If you like what you hear, you can subscribe to his show through the usual directories: iTunesGoogle PlayStitcherTuneIn and so on.

The host of the show, Stefan, also encouraged anyone using iTunes to rate and review the podcast as he welcomes your feedback and support, and it helps the show get discovered by more listeners! Read the rest

Dial-a-Grue: play Zork with nothing but an old phone

The first iteration of Dial-a-Grue, in 2011, was to kit out an old rotary dial phone with an embedded computer and text-to-speech engine so that you could play Zork with nothing but the handset. The new, 2.0 version of the project, is "to port Zork I (via a z-code interpreter) to an embedded platform, and enclose that and an old modem inside a telephone, so that the game can be played from a teletype, TDD, or old computer with an acoustically coupled modem." (via JWZ) Read the rest

Crazy "Slip N Slide"-esque contraption made from clothesline and electric motor

Daniel Jacob and friends "built a spinning water slide ride for Australia Day down at the river in Canberra."

Below, a 1980s TV commercial for the original Slip N Slide. Which one looks more fun?

Read the rest

Make: an Arduino-based soda vending machine that fits in your school locker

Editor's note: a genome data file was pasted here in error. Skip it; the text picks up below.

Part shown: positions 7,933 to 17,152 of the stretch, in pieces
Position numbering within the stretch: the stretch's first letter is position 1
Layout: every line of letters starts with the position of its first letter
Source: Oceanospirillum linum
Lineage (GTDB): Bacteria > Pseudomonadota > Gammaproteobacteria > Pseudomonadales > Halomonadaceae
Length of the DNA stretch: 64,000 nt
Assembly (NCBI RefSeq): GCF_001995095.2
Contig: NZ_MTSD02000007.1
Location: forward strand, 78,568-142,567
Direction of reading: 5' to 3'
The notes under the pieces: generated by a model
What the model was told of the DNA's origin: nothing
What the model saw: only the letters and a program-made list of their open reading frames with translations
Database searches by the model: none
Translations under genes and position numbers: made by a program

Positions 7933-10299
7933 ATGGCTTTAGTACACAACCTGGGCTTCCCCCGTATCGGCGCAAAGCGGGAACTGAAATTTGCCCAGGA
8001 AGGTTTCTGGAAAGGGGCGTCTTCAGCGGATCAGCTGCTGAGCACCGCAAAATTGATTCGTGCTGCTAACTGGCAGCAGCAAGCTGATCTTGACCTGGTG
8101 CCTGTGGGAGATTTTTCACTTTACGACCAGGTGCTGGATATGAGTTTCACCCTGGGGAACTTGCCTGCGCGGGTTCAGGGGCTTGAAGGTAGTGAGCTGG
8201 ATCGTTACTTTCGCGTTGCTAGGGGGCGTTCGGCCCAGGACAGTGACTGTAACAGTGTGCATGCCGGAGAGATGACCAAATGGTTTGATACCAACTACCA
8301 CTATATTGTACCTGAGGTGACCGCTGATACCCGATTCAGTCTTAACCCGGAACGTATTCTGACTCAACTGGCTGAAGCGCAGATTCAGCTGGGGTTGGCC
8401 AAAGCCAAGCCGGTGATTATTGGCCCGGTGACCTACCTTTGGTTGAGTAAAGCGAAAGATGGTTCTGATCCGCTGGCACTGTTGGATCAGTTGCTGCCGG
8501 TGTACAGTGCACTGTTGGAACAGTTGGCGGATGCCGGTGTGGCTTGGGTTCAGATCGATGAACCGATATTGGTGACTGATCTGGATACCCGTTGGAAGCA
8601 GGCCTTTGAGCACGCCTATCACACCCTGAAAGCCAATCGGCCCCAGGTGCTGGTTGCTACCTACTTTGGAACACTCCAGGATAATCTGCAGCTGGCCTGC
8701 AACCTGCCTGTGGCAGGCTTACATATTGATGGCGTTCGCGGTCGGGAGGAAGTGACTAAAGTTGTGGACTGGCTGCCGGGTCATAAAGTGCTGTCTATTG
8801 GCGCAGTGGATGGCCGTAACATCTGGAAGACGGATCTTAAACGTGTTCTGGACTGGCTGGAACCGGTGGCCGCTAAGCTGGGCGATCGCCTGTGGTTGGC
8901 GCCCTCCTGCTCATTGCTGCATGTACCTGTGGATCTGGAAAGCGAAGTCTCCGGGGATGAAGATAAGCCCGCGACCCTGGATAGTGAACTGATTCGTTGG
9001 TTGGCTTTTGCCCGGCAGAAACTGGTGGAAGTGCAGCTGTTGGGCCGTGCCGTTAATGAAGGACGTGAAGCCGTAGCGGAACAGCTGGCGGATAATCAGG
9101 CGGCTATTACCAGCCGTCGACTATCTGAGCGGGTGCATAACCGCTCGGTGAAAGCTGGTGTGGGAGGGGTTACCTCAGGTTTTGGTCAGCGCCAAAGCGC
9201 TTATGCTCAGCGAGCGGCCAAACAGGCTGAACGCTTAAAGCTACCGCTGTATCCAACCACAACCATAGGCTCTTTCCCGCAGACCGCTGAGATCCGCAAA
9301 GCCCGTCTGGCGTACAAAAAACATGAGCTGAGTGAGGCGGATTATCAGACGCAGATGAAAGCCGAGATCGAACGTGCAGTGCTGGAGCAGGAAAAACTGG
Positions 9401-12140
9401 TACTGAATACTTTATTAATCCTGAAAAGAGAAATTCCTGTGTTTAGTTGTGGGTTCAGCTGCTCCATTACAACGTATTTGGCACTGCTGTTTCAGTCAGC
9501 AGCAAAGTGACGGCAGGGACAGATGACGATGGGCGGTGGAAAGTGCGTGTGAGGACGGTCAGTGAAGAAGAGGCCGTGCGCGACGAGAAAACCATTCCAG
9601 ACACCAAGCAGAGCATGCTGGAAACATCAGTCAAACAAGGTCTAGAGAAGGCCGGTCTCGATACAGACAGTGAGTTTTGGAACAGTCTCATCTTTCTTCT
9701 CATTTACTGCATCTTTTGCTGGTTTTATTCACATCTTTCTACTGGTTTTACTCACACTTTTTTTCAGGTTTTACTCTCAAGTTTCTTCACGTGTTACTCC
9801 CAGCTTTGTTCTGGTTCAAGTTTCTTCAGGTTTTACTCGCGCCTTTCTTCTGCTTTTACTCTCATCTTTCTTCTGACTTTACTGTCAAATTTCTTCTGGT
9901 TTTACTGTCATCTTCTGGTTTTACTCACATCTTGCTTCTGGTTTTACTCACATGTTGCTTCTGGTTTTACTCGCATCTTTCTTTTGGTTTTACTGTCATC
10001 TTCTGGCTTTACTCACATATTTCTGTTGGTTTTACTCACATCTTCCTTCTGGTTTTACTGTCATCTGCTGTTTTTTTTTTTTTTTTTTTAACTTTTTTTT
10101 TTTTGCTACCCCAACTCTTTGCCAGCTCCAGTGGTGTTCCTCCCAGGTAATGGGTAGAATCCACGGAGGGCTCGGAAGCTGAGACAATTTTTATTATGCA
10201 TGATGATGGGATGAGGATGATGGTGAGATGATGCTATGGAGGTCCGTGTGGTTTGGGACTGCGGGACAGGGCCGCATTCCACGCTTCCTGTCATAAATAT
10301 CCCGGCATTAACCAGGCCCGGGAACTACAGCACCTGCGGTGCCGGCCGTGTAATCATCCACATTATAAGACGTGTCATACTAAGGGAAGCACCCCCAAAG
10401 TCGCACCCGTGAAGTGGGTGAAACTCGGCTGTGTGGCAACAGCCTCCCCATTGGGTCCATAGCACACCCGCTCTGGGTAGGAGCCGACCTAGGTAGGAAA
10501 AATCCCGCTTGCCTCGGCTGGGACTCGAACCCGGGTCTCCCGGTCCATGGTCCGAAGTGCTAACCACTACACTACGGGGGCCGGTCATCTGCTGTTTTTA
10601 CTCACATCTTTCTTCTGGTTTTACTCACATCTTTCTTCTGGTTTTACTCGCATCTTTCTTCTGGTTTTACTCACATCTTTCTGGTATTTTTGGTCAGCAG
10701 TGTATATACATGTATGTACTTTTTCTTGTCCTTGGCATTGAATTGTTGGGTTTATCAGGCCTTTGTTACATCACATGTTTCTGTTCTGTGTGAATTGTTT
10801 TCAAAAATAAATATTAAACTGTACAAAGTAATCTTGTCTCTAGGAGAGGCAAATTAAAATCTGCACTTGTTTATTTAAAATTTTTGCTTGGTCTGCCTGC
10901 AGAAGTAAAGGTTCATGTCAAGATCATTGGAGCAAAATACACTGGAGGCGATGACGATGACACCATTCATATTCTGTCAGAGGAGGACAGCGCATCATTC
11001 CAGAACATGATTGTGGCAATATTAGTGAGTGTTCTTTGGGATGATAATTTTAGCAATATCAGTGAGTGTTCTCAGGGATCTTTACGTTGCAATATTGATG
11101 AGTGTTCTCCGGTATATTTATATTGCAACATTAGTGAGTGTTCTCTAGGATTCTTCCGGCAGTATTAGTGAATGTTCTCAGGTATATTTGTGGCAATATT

Mistablik is an American high-school student who put his mind to finding alternate uses for the lockers that lined his school's hallways -- lockers that sit empty as students switch over to electronic textbooks -- and decided to build a tiny, secure, Arduino-based vending machine that would sell soda to his fellow students. Read the rest

Three states considering "right to repair" laws that would decriminalize fixing your stuff

Section 1201 of the 1998 Digital Millennium Copyright Act makes it both a crime and a civil offense to tamper with software locks that control access to copyrighted works -- more commonly known as "Digital Rights Management" or DRM. As the number of products with software in them has exploded, the manufacturers of these products have figured out that they can force their customers to use their own property in ways that benefit the company's shareholders, not the products' owners -- all they have to do is design those products so that using them in other ways requires breaking some DRM. Read the rest

Bake: a pixel-art Mario pie for National Pie Day

Jessica Leigh Clark-Bojin (aka @ThePieous) writes, "It is National Pie Day in America tomorrow (not to be confused with "International Pi Day" - the cooler big cousin of pie holidays on March 14th...) In honour of this occasion I've posted a new tutorial video that is very attainable for any novice pie-geeks out there thinking about whipping something up nifty. It features our favourite 8 bit plumber hero, with a special guest appearance at the end." Read the rest

Portal for the Apple ][+, //e and related systems